(ABCNEWS.com) — Madonna became the first major musician on tour to return to the stage last night, pledging proceeds to help the families of the terrorist attacks.
The lights on Broadway had been black. The gates on the studio lots in Hollywood remained locked. Virtually the entire world of show business had shut down in the days after Tuesday's attack.
As the nation mourns, the three biggest networks — NBC, CBS, and ABC — have pushed back the rollout of their new primetime schedules to Sept. 24, a week later than originally planned. And TV's highest honors, the Emmy Awards, are now rescheduled for Oct. 7.
For the entertainment world, Madonna's performance in Los Angeles and the resumption of The Producers on Broadway last night marked the return of some semblance of normalcy.
Madonna Fans Join in Moment of Silence At the Staples Center, Madonna resumed her regular tour schedule, offering a moment of silence for those killed and injured in the terrorist attacks.
Ticket holders were told to arrive at least one hour early before the sold-out performance to allow themselves enough time to make it through the heightened security procedures. But no one seemed to mind.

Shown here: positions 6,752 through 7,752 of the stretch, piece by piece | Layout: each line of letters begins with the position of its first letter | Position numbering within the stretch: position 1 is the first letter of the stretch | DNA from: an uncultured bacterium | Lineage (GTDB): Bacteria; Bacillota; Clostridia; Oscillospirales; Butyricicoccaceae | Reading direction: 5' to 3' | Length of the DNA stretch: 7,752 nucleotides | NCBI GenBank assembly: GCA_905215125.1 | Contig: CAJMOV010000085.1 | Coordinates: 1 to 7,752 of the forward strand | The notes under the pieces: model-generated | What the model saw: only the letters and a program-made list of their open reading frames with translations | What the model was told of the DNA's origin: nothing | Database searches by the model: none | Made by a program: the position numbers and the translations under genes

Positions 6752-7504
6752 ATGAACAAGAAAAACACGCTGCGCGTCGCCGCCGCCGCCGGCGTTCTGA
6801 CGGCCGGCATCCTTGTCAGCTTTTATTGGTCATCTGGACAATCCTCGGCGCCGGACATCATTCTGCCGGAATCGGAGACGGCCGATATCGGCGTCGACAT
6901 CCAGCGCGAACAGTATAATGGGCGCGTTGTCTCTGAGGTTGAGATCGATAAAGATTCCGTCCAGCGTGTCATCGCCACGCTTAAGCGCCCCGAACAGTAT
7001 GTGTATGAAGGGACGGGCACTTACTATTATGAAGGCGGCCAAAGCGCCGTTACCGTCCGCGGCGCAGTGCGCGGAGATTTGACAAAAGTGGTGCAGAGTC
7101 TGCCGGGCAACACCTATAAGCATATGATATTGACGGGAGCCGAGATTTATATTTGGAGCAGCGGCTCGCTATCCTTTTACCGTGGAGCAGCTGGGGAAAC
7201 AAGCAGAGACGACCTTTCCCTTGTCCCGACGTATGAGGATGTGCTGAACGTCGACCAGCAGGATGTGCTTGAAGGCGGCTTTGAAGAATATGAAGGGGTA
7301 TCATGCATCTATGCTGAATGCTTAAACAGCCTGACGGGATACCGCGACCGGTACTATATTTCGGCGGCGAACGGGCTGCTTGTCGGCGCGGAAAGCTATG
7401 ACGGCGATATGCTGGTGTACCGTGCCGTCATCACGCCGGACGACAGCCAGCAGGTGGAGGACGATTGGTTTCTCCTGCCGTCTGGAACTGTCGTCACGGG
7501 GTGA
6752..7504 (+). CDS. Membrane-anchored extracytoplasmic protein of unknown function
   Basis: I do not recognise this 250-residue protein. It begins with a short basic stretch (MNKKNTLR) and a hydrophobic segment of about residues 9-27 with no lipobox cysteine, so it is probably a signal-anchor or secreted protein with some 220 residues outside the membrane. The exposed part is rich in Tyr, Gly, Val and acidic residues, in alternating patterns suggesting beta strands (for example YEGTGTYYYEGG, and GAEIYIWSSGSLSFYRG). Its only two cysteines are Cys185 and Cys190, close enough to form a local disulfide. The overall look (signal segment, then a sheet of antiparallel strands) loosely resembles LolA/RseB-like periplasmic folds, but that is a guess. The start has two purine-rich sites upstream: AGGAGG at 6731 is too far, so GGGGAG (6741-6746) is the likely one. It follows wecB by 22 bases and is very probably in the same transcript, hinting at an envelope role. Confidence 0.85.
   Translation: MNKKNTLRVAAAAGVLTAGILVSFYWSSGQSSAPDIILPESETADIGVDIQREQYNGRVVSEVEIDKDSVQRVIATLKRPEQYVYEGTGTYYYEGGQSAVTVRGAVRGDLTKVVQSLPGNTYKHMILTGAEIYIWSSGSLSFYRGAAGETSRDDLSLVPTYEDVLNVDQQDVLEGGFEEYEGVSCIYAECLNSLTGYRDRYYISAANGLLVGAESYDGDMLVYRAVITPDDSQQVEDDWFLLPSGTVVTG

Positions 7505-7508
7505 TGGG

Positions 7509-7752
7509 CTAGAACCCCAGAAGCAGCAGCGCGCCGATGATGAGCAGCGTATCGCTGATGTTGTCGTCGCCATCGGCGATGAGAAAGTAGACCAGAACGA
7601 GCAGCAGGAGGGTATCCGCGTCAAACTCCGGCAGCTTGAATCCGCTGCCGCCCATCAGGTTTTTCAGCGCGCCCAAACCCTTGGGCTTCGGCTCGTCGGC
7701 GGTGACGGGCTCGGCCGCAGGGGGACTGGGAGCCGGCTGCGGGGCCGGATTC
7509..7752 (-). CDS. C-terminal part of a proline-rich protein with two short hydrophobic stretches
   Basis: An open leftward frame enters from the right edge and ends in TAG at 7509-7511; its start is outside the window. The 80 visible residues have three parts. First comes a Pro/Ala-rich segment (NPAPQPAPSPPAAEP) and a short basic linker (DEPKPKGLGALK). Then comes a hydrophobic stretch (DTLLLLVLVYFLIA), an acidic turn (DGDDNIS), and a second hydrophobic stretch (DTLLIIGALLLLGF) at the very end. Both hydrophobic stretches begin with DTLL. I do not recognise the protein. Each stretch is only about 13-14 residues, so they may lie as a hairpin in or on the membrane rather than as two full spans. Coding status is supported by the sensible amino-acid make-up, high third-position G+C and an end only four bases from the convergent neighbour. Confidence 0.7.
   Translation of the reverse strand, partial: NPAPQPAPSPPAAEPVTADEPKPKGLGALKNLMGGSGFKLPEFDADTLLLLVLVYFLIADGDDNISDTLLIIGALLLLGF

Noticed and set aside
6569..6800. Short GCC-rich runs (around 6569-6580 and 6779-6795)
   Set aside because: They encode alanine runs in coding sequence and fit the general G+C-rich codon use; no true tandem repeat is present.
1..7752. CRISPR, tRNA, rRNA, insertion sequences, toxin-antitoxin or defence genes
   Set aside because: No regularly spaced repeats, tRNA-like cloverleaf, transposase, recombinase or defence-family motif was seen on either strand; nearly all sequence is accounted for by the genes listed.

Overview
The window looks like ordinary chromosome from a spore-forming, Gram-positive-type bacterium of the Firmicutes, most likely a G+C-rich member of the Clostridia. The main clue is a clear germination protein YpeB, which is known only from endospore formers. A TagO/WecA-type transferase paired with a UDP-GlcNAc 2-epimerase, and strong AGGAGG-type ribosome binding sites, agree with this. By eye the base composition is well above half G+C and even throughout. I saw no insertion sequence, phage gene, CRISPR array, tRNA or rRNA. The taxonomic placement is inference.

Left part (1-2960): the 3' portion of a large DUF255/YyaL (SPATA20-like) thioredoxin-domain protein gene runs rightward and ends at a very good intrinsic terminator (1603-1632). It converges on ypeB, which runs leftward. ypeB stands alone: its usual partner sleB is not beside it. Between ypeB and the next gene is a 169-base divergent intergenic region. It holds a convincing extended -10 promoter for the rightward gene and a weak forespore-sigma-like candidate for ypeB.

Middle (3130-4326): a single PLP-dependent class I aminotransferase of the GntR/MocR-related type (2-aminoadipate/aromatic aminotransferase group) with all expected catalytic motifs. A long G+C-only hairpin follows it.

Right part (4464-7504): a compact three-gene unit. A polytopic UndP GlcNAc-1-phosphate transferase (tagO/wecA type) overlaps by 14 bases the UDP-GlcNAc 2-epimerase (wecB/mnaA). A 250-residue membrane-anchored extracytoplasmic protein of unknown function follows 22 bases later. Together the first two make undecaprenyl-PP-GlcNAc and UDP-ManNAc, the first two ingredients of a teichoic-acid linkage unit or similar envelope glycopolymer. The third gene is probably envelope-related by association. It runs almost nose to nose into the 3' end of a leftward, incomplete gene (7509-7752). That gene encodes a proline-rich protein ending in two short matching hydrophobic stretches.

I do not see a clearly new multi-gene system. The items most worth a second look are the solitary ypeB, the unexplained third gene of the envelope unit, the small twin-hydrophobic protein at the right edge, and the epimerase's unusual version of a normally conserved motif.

"I was a little apprehensive about coming tonight, just because of everything that's been going on, but I feel a little safer now being here with everybody and seeing security," said one fan.
Marquee Lights Just a Little Dimmer on Broadway On the Great White Way, the marquee lights were back on, though dimmed to honor victims of the violence, as the curtains of many Broadway shows rose again. Nathan Lane, of the hit show The Producers, talked about the need to laugh in a time of grief.
"It's not that we're forgetting what's happened," Lane said. "But I think as you watch these stories and how incredibly heartbreaking and moving it is, you do need to get away from it and think about something else."
Lane said the mood in the audience was palpably different. "I looked out in this crowd, some holding back tears, obviously thinking about those who died in the terrorist attacks at the World Trade Center and Pentagon."
At the end of the sold-out performance, the cast led the audience in a rousing rendition of "God Bless America."
The Phantom of the Opera, Les Misérables, and other shows planned a moment of silence to mark the sad events.
The terrorist attack in New York comes at a time when tourism is already down slightly from last summer. Except for The Producers and The Lion King, tickets are readily available for most shows.
Bill Diehl and Buck Wolf in New York, and Dave Alpert in Los Angeles contributed to this report.